Perhaps this is why my life’s work is to help people feel healthy from the inside out. Heath is not fat loss. It’s not just macros. It’s being comfortable inside your mind. You can be the skinniest, most beatuiful person on the outside. But what about your head? Your heart? Are you ok inside?

Maybe instead of coaching people to eat properly, we need to coach them to be truly happy their your skin, and then add some muscles.

I don’t know about you, but I’d prefer a world full of happy people, instead of fit UNHAPPY people.

Just my thought for today

Divorce, drugs, and a midnight escape plan

I was about 12 years old when my mom and step dad announced they were getting divorced. It hit me HARD. Being 12 is a pivotal point in one’s life – hormonal changes, body changes, mood changes, self esteem related issues, heads too small for all those adult teeth – and experimenting with thick, black eyeliner and baby blue eye shadow.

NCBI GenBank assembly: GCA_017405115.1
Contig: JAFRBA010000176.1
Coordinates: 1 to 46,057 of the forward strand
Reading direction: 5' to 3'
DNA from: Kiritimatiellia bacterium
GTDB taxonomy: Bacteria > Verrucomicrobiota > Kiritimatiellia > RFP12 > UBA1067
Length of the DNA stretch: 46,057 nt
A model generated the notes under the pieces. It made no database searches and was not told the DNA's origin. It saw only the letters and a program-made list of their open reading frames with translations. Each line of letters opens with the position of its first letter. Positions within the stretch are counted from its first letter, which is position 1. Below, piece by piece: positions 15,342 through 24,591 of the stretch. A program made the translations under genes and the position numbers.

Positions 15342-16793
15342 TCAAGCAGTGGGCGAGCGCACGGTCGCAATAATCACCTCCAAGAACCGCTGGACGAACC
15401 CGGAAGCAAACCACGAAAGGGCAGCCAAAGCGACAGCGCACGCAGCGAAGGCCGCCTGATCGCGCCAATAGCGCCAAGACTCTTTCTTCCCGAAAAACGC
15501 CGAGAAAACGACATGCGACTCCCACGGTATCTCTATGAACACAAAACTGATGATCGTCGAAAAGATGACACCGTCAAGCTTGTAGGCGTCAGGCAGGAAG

Me, my sister, and my mom in ‘97

My biological father and my mom divorced when I was a baby, so that was nothing weird to me. My step-dad, however, made an entrance into my life in the toddler years, and he married my mother when I was four. She had full-custody; he was a constant in my life. My mom and step dad had my little sister when I was 8. She is the only child from their relationship. A mom and dad, with two little girls – we were perfectly happy. Or so it appeared.

Me and my dad in ‘87 or ‘88

I remember sobbing uncontrollably into my step-dad’s chest. I felt like my heart was being ripped out. What would happen to our family? Where would we live? What do I tell my friends? It was the single most life-changing event in my life, even to this point. Everything went haywire following their divorce.